Legislation restricting the rights of LGBTQ individuals has recently moved in at least 10 other states, reports Them, an LGBTQ magazine launched in 2017.

“We’re obviously seeing a trend,” Kaplan said. “I think this is one of the worst years in terms of anti-LGBTQ legislation introduced in other state legislatures that we’ve ever seen, particularly targeting LGBTQ youth.”

Kaplan said there is a link between the trend of anti-LGBTQ legislation and the rise of Critical Race Theory as an issue for Republicans across the country, with the issues being similarly framed and weaponized.

“You absolutely see that connection. We’ve heard of particular groups appearing at school board meetings, and they have a three-point initiative: They don’t want discussion of critical race theory, in the past they didn’t want the kids wearing masks in school, and they also don’t want policies that are supportive of LGBT kids in school,” Kaplan said. “And sometimes they also will include they want to see transgender kids prohibited from being able to play school sports in accordance with their gender identity.”

Kaplan said that the legislation is designed for political gain, rather than from the standpoint of useful policy.

“The other thing that’s so important to keep in mind is the impetus behind much of this legislation is political. It’s trying to score political points, and trying to solidify political bases, by attacking particular groups of people — in this case, some of the most vulnerable people, LGBTQ kids,” Kaplan said. “And we have to call it out for what it is.”

This is a party (the GOP) that operates on cruelty and hatred. And I can’t imagine wanting to be a member of a party that wants to target some of the most vulnerable people in our society. I don’t know what people get out of that. I don’t know what’s enjoyable about that. – Attorney General Dana Nessel

Nessel said the strategy dates back decades.

“I feel like I’ve seen this from the Republican Party. I’ve seen this playbook, you know, I feel like my whole life,” Nessel said. “This is a party that operates on cruelty and hatred. And I can’t imagine wanting to be a member of a party that wants to target some of the most vulnerable people in our society. I don’t know what people get out of that. I don’t know what’s enjoyable about that. I don’t know what motivates a person to run for office, if their goal is to discriminate against their own constituents. It’s very disturbing to me. And I won’t ever understand it.”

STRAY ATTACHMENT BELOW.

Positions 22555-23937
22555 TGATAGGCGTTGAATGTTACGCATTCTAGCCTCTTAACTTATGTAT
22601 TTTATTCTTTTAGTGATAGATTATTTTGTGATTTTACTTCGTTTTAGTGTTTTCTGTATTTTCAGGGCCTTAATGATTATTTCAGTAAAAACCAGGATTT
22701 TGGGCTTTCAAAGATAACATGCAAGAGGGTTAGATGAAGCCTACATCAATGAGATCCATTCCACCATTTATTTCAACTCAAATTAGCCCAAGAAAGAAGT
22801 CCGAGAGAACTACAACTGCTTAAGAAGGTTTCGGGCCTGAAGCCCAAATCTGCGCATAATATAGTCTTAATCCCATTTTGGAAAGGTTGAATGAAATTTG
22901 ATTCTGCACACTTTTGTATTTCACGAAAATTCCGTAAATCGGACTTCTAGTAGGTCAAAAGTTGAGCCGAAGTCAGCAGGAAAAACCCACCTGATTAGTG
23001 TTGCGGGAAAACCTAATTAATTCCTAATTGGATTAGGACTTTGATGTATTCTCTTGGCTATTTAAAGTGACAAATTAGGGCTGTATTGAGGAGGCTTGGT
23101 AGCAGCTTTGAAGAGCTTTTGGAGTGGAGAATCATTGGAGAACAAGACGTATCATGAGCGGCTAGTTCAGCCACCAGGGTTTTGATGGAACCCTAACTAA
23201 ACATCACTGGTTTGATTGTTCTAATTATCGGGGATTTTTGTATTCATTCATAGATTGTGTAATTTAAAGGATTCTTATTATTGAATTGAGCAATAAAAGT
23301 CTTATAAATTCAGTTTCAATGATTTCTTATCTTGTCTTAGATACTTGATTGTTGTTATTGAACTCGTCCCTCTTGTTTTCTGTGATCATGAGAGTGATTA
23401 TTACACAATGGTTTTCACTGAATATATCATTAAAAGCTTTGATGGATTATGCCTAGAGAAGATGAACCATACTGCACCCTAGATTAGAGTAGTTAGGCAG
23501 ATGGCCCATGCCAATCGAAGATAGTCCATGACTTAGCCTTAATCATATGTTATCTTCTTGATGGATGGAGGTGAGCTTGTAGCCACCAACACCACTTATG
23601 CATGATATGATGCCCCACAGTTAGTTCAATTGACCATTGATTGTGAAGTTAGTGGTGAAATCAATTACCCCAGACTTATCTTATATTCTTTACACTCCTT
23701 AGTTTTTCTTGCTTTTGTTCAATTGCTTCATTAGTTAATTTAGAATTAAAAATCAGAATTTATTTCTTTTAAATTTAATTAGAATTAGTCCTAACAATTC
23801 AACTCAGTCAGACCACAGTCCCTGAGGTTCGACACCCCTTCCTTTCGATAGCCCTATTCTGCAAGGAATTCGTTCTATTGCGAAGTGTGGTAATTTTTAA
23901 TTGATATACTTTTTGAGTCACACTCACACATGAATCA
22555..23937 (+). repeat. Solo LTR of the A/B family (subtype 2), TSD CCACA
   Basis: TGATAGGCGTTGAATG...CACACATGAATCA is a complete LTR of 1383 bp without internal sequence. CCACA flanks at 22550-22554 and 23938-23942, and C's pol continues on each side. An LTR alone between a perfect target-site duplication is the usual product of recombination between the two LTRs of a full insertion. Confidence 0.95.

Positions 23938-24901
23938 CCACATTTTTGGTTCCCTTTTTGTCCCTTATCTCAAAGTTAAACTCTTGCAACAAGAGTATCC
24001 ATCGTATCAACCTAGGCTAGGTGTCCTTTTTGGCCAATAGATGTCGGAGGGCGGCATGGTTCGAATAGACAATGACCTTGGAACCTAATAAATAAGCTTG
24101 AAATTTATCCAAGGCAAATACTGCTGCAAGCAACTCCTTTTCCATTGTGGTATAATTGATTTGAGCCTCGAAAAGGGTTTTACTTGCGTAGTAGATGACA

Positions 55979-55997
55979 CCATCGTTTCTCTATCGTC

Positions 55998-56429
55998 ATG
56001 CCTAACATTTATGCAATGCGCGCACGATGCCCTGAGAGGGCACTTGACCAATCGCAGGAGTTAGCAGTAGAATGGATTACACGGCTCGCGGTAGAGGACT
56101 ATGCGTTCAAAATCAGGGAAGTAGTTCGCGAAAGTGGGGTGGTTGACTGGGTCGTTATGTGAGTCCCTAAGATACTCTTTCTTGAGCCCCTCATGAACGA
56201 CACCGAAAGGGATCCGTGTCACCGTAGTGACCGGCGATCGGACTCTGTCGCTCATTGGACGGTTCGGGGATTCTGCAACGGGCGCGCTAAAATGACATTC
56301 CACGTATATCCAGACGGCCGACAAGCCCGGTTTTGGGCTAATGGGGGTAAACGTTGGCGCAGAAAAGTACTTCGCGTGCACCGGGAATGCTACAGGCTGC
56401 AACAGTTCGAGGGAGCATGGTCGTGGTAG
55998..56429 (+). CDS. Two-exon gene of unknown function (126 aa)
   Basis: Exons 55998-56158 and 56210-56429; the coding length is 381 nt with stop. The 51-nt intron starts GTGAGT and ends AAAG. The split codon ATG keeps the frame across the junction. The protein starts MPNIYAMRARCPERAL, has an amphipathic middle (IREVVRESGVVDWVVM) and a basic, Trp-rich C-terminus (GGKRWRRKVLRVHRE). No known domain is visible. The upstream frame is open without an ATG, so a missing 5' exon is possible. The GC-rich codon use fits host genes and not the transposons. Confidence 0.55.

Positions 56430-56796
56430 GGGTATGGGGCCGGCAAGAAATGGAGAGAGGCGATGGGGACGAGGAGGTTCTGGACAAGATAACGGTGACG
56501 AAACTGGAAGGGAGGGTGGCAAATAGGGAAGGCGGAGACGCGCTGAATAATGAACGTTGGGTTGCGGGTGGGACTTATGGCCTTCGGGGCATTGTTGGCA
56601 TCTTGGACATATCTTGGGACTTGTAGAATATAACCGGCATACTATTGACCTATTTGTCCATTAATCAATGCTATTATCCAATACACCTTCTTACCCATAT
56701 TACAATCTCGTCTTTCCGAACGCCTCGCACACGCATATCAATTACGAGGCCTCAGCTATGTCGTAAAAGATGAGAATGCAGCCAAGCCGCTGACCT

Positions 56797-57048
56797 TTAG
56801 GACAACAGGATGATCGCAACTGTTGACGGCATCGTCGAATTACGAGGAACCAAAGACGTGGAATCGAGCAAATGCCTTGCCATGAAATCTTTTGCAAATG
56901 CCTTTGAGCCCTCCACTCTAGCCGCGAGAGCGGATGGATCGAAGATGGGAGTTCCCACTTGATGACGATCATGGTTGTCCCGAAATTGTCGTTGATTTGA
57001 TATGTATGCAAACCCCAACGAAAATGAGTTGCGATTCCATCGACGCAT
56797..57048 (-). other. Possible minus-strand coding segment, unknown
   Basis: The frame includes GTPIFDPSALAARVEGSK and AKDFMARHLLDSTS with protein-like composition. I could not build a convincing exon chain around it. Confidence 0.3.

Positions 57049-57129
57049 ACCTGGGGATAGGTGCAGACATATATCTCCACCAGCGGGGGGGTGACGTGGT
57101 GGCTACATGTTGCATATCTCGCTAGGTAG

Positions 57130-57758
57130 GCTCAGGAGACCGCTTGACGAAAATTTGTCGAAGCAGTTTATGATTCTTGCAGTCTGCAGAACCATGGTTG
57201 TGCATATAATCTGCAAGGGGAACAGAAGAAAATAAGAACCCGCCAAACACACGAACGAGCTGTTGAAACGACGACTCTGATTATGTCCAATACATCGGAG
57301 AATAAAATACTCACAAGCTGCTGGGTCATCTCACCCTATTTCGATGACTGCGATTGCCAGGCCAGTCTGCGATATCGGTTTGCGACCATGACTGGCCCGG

“These are not legitimate issues for people to be concerned about. A person having medical insurance, that’s a legitimate issue. A person being able to find affordable housing, that’s a legitimate issue. A person having clean water to drink and clean air to breathe, that’s a legitimate issue. But because the Republicans don’t have policies that regular people would support on any of those issues, instead, they have to turn to these wedge issues that are divisive, and really are unhelpful to anyone.”

Nessel said that the policies need to be a defining issue for voters in the upcoming midterm elections. She is up for reelection this fall and likely will face former House Speaker Tom Leonard (R-DeWitt), state Rep. Ryan Berman (R-Commerce Twp.) or Kalamazoo-based attorney Matthew DePerno, who all have right-wing stances on social issues.

“All hope is not lost, but people have to pay really close attention to who they vote for, and people have to get out and vote,” Nessel said. “For everyone who’s an ally, who supports the LGBTQ community, you know, it just has to be bigger than issues like taxes, or issues like differences on COVID relief, or something of that nature. This is about acknowledging a very large percentage of our state as just as human. I mean, it’s as simple as that.”

Ultimately, Nessel said she wants LGBTQ people to know that while “you may have one party that wants to erase you,” LGBTQ individuals also “have an entire political party structure here in the state of Michigan that cares about you, and that supports you, and that believes that you matter, and that’s willing to fight for you.”

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Andrew Roth

Andrew Roth is a reporting intern with the Michigan Advance. He has been covering Michigan policy and politics for three years across a number of publications and studies journalism at Michigan State University.

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The preceding article was previously published by the Michigan Advance and is republished by permission.

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Michigan

LGBTQ+ affirming school mural sets parents off: “It’s Satanic”

The student creator of the mural maintains the artwork is intended to be inclusive. “I put my art up there to make people feel welcome”

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Los Angeles Blade graphic: From website of Grant Middle School, Grant, Michigan

GRANT, Mi. – Some parents of teenagers in this Western Michigan small town about an hour North of Grand Rapids are extremely angry over an LGBTQ+ affirming mural painted on the wall at the Child and Adolescent Health Center at Grant Middle School.

During a school board meeting last week the anger spilled over into heated arguments with some in the audience saying the transgender flag, a video game character and other symbols painted in the mural were ‘Satanic.’ Prior to the board meeting social media threads on posts critical of the mural had become the mainstay of community discussions around Grant.

The student artist from Grant High School, Evelyn Gonzales, who was responsible for creating the mural maintains the artwork is intended to be inclusive. “I put my art up there to make people feel welcome,” she told WZZM 13, the ABC News affiliate in Grand Rapids.